EVALUATION

Evaluation is not a separate activity that occurs after the termination of the plan; it is an ongoing process in behavior change programs. Through constant monitoring and counting, the current behavior frequencies are compared with the baseline. As long as the desired behavior steadily increases, the program continues. When a plateau or drop in target behavior frequency occurs, the program should be critically reviewed and revised. By charting Otto's behavior (Figure 5), Georgia can easily evaluate her intervention. Because the frequency of Otto's negative comments about the program has dropped, she can conclude that her intervention has been successful.

MAINTENANCE

All behavior change programs should contain a precisely stated goal. The goal can specify a behavior, such as being on time or making problem-solving comments, or it can specify an outcome, such as a completed proposal or a successful sale. It is important that the goal be quantitative: How many sales? How many days on time? Without a numerical statement you cannot determine when the goal has been reached. The behavior occurring at the desired frequency is the signal for termination of the intervention phase. Maintaining a behavior at the desired frequency is the final step in the behavior change program.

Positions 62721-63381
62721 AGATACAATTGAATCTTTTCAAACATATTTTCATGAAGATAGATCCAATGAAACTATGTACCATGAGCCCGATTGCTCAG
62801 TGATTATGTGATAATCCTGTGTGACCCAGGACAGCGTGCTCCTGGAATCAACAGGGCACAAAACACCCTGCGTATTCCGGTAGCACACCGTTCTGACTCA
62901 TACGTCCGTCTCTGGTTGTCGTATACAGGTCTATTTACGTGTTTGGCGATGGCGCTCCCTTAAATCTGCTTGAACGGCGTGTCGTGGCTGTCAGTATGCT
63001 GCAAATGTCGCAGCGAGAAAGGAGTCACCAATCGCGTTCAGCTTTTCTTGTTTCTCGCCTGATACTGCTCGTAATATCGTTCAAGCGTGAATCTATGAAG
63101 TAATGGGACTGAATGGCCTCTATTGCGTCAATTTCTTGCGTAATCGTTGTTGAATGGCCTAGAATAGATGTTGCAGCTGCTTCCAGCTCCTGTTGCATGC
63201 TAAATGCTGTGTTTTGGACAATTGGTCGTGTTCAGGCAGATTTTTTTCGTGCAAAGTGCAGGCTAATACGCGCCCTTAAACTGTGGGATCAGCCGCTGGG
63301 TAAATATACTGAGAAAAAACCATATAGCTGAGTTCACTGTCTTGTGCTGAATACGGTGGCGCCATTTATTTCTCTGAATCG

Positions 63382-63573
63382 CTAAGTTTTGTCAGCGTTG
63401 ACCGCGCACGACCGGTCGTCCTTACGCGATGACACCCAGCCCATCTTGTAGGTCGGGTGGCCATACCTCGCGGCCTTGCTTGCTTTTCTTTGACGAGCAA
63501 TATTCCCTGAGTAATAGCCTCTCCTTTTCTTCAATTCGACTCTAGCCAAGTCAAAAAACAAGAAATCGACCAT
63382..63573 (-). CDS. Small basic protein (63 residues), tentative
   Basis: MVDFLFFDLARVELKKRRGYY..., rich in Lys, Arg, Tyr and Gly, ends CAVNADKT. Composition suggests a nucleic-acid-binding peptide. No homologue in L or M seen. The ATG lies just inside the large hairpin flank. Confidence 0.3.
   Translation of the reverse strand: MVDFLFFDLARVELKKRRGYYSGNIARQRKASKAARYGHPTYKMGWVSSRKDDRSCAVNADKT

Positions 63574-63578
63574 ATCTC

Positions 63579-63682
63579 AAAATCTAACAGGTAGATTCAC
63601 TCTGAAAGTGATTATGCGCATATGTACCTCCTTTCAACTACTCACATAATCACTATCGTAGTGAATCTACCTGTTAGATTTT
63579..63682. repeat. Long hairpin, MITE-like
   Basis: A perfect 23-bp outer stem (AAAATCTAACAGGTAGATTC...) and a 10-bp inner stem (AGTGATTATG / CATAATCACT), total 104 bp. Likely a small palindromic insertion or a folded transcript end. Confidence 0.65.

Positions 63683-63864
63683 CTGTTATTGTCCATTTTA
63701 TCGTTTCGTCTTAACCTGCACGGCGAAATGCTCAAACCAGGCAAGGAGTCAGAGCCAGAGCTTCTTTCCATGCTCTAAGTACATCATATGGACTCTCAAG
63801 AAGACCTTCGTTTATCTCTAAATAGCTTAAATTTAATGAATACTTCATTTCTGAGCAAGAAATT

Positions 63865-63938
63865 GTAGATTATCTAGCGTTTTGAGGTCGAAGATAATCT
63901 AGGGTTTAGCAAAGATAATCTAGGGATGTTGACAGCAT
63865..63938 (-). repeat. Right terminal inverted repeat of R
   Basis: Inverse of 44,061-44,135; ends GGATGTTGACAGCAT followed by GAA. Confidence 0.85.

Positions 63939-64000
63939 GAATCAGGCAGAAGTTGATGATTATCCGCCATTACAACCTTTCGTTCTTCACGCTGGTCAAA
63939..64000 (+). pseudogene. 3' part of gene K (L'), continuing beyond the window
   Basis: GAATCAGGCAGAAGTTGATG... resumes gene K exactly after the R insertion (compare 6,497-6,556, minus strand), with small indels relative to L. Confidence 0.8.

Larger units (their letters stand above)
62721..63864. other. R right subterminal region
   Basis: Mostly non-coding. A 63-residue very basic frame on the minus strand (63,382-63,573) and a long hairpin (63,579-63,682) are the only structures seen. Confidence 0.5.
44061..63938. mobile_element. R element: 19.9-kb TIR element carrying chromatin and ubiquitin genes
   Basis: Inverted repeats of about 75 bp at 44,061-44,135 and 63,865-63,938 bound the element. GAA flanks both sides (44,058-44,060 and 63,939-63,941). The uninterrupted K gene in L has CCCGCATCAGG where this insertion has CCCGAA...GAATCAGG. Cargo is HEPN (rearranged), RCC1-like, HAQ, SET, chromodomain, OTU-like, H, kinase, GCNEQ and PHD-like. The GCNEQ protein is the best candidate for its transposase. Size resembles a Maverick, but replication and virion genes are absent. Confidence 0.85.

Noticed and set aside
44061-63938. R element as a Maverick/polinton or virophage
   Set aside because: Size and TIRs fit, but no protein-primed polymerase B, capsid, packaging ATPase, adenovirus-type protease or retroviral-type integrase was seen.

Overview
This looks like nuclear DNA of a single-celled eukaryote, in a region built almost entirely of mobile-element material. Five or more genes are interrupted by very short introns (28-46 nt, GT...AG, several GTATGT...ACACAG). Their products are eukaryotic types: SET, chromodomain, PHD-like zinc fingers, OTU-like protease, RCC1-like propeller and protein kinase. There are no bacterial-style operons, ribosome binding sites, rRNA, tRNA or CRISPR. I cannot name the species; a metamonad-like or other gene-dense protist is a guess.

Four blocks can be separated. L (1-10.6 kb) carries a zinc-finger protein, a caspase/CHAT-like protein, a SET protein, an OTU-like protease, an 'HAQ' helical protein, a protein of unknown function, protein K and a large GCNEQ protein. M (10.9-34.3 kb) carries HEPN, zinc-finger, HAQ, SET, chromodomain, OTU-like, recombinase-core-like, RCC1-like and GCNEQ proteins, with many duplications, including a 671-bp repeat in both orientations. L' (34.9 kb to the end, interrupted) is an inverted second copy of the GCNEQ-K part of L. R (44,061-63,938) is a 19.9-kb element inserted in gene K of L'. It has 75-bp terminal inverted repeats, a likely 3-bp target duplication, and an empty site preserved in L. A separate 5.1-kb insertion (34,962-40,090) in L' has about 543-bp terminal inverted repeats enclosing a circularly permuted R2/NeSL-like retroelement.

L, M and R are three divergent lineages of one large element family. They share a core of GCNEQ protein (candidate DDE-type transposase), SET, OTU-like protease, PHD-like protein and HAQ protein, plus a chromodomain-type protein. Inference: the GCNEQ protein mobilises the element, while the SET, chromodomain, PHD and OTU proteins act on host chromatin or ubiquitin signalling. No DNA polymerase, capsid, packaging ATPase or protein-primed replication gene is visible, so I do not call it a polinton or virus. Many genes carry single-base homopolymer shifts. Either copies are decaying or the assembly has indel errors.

Change programs in which the contingencies were rearranged become self-maintaining as long as the new arrangement of contingencies stays in effect. Suppose that you want to reinforce your staff's prompt arrival at meetings. You might rearrange the existing contingencies (waiting or avoiding waiting) by starting on time instead of starting late and thus reinforce promptness. This behavior change will probably stay in effect as long as the contingencies remain the same-that is, as long as you start the meeting on time. Some change programs have built-in contingencies that reinforce the desired behavior. These programs could be considered self-maintaining. For example, a salesperson's improved skills will be continually reinforced by increased sales. But with interventions that require additional or new reinforcement, building in natural reinforcers becomes an important step. For example, if Arlene's supervisor stops reinforcing her for independent problem solving, Arlene is likely to begin asking for assistance again. Arlene's supervisor needs to develop natural reinforcers as a maintenance procedure.